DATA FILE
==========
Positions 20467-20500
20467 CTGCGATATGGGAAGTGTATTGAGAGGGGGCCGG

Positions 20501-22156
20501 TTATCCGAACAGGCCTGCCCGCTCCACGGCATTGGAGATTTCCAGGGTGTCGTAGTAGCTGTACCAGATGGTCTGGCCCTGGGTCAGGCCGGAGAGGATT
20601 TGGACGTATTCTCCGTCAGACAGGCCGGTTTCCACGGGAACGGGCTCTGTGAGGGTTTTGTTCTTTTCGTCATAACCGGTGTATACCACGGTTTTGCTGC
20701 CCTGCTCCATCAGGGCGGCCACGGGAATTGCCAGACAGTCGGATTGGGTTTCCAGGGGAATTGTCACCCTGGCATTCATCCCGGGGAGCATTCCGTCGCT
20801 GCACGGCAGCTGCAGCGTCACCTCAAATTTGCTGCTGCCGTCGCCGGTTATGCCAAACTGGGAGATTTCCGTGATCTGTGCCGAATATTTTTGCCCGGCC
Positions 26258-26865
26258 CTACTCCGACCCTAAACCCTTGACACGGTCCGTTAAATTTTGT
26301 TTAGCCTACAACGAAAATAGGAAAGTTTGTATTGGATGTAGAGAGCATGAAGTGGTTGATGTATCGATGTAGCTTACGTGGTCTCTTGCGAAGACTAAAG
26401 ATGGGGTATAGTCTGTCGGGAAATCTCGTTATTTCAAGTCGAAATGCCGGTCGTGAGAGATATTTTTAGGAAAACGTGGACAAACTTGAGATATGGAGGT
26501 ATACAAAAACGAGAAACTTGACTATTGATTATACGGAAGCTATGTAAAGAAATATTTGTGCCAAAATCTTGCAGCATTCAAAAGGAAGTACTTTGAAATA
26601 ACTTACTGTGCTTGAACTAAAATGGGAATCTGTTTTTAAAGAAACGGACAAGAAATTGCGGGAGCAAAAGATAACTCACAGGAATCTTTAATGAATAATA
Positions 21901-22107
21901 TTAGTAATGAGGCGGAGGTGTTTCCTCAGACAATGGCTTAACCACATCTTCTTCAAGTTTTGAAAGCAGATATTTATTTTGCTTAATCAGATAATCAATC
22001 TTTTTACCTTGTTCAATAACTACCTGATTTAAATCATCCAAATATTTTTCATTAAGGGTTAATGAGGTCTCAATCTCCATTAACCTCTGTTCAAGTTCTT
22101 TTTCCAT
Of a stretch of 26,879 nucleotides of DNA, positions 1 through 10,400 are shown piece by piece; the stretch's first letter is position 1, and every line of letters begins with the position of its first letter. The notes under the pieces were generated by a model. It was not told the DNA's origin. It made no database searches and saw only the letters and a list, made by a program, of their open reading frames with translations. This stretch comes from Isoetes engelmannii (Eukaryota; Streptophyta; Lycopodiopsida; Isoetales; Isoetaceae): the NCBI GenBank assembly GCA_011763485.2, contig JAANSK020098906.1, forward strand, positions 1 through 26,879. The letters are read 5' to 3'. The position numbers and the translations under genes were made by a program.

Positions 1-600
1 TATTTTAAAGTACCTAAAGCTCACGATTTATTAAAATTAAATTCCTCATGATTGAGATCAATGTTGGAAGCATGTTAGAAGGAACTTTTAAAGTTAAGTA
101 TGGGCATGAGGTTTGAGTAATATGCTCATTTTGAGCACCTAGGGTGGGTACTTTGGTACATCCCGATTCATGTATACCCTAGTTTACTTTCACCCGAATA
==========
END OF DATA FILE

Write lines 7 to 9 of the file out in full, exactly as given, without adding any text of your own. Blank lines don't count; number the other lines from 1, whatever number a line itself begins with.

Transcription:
20801 GCACGGCAGCTGCAGCGTCACCTCAAATTTGCTGCTGCCGTCGCCGGTTATGCCAAACTGGGAGATTTCCGTGATCTGTGCCGAATATTTTTGCCCGGCC
Positions 26258-26865
26258 CTACTCCGACCCTAAACCCTTGACACGGTCCGTTAAATTTTGT